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Holidays: CORSICA'S SO KYLIE DESIRABLE.

Byline: By CLIVE TULLY

I'M walking beneath overhanging branches of Corsican Pine, and suddenly I become aware of strange, alien-like cocoons hanging from the branches.

Draped with eerie cobwebs, these things are the size of lemons, and they really do look weird.

"They are a real problem," explains my guide. "They're caterpillars, and eventually they kill the entire tree."

And that's not all. The caterpillars of the Pine Processionary Moth are quite likely to drop on unsuspecting hikers passing beneath, and give them a nasty skin rash which lasts for around 10 days.

Fortunately I escape unscathed.

The Bavella Pass in southern Corsica is one of those meccas for anyone who's into serious hiking.

A famous long-distance backpacking route, the GR20, passes through here, and there are no end of heavily-laden hikers.

Though more often than not you see them with their feet up at a cafe, while soaking up the stunning mountain views.

But even for a day-tripper like me, the Bavella Pass holds some spectacular sights, including the Aiguilles de Bavella - magnificent rock needles - and Le Trou de la Bombe, a natural archway visible as a circular hole in the rock.

Corsica is one of those places you have to think twice before you can even place where it is. A French island in the Mediterranean, it's just north of the Italian island of Sardinia. You might think it relatively compact at 114 by 52 miles, but its rugged mountain terrain means that most of the roads through the interior and even around much of the coast are tortuous winding affairs which test your driving and double any estimated journey time.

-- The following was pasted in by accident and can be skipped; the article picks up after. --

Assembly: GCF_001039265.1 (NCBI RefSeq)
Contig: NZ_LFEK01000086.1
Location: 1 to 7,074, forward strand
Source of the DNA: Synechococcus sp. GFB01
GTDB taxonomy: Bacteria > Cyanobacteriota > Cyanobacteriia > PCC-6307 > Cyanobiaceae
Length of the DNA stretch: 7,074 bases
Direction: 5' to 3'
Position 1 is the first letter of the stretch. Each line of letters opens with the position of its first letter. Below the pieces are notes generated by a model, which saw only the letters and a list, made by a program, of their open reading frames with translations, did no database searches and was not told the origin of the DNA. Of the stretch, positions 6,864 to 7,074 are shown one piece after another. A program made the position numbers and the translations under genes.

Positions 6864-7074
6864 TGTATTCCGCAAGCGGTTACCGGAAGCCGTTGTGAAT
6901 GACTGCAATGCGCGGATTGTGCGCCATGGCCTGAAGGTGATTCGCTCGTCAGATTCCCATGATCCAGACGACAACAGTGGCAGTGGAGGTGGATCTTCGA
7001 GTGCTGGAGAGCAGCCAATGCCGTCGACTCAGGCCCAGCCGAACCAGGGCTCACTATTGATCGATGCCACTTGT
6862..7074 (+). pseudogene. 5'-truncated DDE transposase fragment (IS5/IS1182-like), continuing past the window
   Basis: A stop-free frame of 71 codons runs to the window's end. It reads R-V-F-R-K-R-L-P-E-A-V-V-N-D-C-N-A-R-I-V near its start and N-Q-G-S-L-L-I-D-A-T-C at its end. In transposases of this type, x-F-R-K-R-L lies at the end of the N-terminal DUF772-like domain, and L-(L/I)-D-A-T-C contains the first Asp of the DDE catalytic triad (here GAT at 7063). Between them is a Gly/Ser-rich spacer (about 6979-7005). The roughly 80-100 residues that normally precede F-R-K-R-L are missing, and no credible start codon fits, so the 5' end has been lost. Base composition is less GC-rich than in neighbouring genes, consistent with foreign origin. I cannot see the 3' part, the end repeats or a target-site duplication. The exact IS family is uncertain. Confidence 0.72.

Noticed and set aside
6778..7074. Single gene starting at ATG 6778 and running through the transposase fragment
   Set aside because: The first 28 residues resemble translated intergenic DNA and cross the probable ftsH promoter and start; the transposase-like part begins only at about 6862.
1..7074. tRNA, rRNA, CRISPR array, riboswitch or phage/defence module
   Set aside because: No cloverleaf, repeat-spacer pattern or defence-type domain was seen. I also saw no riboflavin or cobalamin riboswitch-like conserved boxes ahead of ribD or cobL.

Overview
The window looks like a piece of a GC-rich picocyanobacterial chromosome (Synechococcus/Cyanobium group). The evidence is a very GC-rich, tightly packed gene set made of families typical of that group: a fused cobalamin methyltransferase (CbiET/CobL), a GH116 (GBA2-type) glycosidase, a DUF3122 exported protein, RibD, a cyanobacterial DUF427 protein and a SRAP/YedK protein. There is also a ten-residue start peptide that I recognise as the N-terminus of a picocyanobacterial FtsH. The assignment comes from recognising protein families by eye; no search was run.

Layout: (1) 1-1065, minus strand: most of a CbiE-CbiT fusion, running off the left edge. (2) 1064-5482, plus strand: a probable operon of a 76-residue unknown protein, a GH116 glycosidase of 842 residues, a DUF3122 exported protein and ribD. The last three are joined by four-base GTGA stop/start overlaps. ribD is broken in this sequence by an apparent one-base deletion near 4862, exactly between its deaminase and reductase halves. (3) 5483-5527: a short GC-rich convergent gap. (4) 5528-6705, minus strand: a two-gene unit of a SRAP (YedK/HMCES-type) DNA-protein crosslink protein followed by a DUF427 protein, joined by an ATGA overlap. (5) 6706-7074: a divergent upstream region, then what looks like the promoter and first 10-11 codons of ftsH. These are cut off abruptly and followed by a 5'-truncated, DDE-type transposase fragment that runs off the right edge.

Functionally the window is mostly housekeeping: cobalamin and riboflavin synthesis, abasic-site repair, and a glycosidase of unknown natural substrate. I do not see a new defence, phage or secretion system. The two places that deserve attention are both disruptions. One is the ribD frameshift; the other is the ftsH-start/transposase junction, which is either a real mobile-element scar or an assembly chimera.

For some, that's the attraction. I've never seen so many motorbikes as I have here.

Not the tinny lawnmower variety, but all big touring jobs. Corsica's windy roads are clearly a delight for bikers.

If you take a car instead, it's easy and relatively inexpensive to travel on a ferry from Marseille to several ports around Corsica, including Bastia, Calvi and Ajaccio.

The rugged terrain makes the island a walker's paradise, and even if you don't go for the tough mountain hiking involved with doing the GR20, there are plenty other things to occupy you.

The countryside is covered in shrubs, known collectively as the maquis - sweetscented plants such as gorse, juniper and myrtle, lavender, thyme and sage.

During World War Two, all the Resistance guerilla fighters throughout France became known as the Maquis. They took the name from this countryside where the fierce Corsicans were the first members of the Resistance to throw off the yoke of German occupation in 1943.

The maquis consists of more than 2,000 different species of plants and flowers, 78 of which are unique to Corsica.

I take a stroll with mountain guide and botanist Stephane Rogliano, whose speciality is walks with an emphasis on discovering the scents of the maquis.

He has a real passion for his subject, and before I know it, he's taken the flower from a myrtle bush, rubbing it between his fingers to release the scent.

"This is the queen of the maquis," he tells me. And it's these which provide the ingredients for many of the world's most expensive cosmetics.

Immortelle, for example, is a small yellow flower whose blooms are distilled into an essence which goes into the very best anti-wrinkle creams. But while a lot of it goes off to the big cosmetics producers, it's also possible to find local establishments with all kinds of lotions, creams and oils for sale direct to the public, and at decent prices too.